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What you need to know about the 2020 elections across the greater Tampa Bay region.

How This Election Shaped — And Reshaped — Broward County, A Democratic Stronghold

A woman drops her ballot by mail at Broward County Supervisor Of Elections Office in Lauderhill, Fla., on Oct. 5, 2020.
A woman drops her ballot by mail at Broward County Supervisor Of Elections Office in Lauderhill, Fla., on Oct. 5, 2020.

Newcomers unseating incumbents. Close city commission races in Dania Beach and Hallandale Beach. Broward County's political makeup has shifted slightly after the most recent election.

One of the big stories out of the election was that the counting process ran smoothly in Broward County. And really throughout Florida.

There were no remnants of the issues from the 2018 recount debacle.

There were some other changes in this election for Broward: Several long standing incumbents in city races were unseated for new challengers. Democrats still won, but it was victory by slightly smaller margins.

WLRN's Caitie Switalski Muñoz spoke with Kari Hebert, assistant professor of political science at Broward College. Hebert said that, for her, students are a window into local political trends.

The following conversation has been edited for clarity and length.

WLRN: Broward County keeps its reputation for being this Democratic stronghold in Florida. But the Democrats' margins of victory have shrunk compared to past elections where, you know, where do you see that changing the most in Broward?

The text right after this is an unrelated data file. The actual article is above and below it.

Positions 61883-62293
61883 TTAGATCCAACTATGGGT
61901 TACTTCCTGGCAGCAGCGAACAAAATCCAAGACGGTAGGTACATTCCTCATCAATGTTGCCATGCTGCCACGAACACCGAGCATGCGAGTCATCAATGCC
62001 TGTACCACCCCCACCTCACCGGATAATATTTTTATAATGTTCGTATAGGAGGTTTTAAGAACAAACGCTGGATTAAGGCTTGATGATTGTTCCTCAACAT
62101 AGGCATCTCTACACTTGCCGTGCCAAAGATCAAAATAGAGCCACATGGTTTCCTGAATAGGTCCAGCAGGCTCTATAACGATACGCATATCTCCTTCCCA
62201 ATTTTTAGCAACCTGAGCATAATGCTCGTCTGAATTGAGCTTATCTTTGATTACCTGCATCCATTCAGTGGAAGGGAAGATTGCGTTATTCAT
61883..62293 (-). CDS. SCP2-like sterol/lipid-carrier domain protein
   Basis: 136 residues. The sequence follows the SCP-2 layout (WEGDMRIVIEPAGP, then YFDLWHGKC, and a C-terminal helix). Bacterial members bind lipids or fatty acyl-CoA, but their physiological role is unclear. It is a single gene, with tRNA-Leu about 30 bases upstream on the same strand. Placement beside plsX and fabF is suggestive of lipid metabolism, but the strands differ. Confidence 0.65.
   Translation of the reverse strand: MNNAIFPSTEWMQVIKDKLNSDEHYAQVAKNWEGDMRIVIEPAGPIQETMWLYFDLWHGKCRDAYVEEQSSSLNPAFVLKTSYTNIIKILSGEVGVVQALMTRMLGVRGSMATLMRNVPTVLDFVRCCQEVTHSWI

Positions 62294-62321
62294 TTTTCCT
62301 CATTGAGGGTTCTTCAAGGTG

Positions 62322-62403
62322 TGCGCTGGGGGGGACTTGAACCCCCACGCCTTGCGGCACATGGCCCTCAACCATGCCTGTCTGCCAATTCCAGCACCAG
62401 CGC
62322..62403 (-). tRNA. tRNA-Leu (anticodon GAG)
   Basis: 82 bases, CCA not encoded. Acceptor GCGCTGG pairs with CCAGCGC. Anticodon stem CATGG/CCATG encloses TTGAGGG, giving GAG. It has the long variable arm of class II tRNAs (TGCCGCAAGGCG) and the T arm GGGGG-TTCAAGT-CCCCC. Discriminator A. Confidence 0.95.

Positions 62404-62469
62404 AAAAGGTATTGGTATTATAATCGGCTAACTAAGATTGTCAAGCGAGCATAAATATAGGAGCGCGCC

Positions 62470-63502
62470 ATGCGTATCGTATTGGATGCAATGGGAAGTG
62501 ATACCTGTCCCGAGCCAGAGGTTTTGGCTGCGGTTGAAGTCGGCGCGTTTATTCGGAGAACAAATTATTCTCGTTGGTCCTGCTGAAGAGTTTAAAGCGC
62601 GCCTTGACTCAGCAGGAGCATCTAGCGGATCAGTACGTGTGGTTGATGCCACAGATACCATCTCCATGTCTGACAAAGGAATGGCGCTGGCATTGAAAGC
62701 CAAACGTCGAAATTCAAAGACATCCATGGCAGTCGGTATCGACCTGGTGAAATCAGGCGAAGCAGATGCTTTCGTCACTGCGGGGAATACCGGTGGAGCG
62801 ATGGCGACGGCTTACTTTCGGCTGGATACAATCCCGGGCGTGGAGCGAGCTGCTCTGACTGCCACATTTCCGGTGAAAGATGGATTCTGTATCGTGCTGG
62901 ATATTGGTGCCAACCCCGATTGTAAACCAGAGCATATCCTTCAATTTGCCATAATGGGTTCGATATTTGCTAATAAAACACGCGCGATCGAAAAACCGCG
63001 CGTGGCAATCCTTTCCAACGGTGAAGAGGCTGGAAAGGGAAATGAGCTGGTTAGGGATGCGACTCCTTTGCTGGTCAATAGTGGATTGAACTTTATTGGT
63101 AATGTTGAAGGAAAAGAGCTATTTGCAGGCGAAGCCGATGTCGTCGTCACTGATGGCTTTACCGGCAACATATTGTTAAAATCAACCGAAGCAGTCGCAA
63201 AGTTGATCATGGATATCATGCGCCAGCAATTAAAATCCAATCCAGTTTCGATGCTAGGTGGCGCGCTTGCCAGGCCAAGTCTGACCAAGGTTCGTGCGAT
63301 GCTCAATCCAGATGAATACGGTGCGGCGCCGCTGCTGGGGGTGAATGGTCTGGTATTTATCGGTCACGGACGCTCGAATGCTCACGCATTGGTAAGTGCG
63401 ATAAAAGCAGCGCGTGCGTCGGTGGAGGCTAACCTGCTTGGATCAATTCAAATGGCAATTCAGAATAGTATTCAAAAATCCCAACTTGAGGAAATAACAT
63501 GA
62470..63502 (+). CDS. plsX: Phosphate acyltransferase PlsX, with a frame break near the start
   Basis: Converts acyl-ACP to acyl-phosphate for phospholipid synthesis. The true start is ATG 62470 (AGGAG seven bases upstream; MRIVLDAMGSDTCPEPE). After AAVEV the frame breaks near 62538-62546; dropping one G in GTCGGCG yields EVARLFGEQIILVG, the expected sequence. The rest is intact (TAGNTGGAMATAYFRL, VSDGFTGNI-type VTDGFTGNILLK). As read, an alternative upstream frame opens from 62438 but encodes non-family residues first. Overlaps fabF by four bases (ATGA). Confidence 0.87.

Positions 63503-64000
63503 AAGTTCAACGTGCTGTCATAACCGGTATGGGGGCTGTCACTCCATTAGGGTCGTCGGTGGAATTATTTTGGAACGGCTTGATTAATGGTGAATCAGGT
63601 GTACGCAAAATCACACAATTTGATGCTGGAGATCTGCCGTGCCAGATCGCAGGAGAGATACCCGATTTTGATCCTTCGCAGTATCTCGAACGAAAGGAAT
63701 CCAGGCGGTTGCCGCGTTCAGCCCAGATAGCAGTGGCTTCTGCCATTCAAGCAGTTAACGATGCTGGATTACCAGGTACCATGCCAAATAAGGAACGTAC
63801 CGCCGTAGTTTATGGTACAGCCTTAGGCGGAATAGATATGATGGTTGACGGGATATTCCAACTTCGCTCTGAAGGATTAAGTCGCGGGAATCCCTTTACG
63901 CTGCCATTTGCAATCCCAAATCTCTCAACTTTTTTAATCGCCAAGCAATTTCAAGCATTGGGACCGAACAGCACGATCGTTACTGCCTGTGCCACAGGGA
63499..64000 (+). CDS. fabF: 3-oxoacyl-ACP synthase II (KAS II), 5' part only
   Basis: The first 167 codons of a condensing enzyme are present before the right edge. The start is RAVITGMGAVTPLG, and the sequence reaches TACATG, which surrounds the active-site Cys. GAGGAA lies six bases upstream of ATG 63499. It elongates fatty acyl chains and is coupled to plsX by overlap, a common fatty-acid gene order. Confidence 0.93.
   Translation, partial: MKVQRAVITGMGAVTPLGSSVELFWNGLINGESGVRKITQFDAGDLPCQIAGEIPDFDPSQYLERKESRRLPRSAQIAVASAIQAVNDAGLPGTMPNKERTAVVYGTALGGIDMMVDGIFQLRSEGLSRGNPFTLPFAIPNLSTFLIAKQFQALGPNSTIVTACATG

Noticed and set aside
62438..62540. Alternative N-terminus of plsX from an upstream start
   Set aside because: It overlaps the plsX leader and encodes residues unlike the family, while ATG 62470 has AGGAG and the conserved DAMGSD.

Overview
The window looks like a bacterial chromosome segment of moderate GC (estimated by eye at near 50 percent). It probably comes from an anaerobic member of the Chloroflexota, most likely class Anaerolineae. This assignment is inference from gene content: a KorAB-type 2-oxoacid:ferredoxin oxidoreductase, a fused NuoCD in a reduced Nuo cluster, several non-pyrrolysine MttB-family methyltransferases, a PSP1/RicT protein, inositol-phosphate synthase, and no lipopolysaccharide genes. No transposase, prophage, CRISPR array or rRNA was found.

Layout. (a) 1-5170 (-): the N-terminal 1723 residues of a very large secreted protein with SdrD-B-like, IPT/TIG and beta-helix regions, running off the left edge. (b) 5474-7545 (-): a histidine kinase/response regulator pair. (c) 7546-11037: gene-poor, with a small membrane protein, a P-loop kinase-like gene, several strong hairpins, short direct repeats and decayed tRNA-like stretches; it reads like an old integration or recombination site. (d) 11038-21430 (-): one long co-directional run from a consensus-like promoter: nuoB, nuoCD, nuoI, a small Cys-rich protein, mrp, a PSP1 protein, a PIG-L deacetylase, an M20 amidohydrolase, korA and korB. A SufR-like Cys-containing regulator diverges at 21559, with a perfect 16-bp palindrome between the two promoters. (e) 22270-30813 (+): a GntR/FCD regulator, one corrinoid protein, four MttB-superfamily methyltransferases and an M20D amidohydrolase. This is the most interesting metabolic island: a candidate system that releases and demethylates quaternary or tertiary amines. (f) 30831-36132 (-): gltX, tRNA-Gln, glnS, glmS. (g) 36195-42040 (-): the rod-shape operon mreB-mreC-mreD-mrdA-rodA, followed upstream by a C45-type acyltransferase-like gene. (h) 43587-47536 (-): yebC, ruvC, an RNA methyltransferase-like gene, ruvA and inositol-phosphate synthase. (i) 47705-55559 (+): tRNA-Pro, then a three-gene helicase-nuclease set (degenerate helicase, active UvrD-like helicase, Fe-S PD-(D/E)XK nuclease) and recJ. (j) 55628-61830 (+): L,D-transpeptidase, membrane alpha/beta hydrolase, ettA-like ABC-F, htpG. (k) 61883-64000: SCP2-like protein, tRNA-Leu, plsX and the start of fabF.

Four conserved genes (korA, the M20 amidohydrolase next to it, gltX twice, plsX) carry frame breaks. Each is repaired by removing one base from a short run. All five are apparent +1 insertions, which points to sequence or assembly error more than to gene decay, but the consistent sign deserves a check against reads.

HEBERT: Broward County has quite a few nonparty affiliates that really allows for quite a bit of room in the elections, because now we're not talking so much about party. We're talking about individuals. We're talking about specific policies. And that can really change the face of the election.

With Broward, I'm seeing it in my classes with a younger generation. Most of my students are in that 18 to 27-year-old range. I really see a push back between trying to be classified as a particular party. They say that they're more open minded to the policies and the people.

It makes the job harder for us trying to figure out how the county is going to go.

What are the biggest questions about this election cycle that your students came to you with?

They were really wanting to know about the Electoral College. That always comes up, right?

What really resonated this campaign, more than any other that I've seen, is just this overwhelming emotional reaction — whether it was positive or negative — to President Trump. Particularly in Broward County, among my students, that was the perfect demographic to really hear that play out.

The social media had a huge impact on their interpretation of events. And I've even had students in class they're like "Professor, just because I'm Black doesn't mean that I am going to automatically support Biden."

We have to be careful when we classify voters by race and by ethnic status. You know that they don't all vote the same way. At the end of the day, at least for Broward County, for my students, it was really more of a referendum on Trump.

Read More: Biden's Win Shows Rural Urban Divide Has Grown Since 2016

What strategies do you think that the Democratic Party needs to consider in Florida to keep Broward voters engaged at a high level?

I find this a lot with my students. When we talk about Broward, it's a very different conversation than when we talk about the state. Just get out of Broward County and it's a very different political environment.

I think the Democratic Party is very active in Broward County, they continue to use their resources in Broward County to get out the vote. Whereas, I don't know that they are working in other parts of the state.

We're seeing this nationwide. It's the city versus rural divide. And you see, if you look at the map with these recent election results, it's almost to a fault. Every single city is blue. The further away it becomes much more red.
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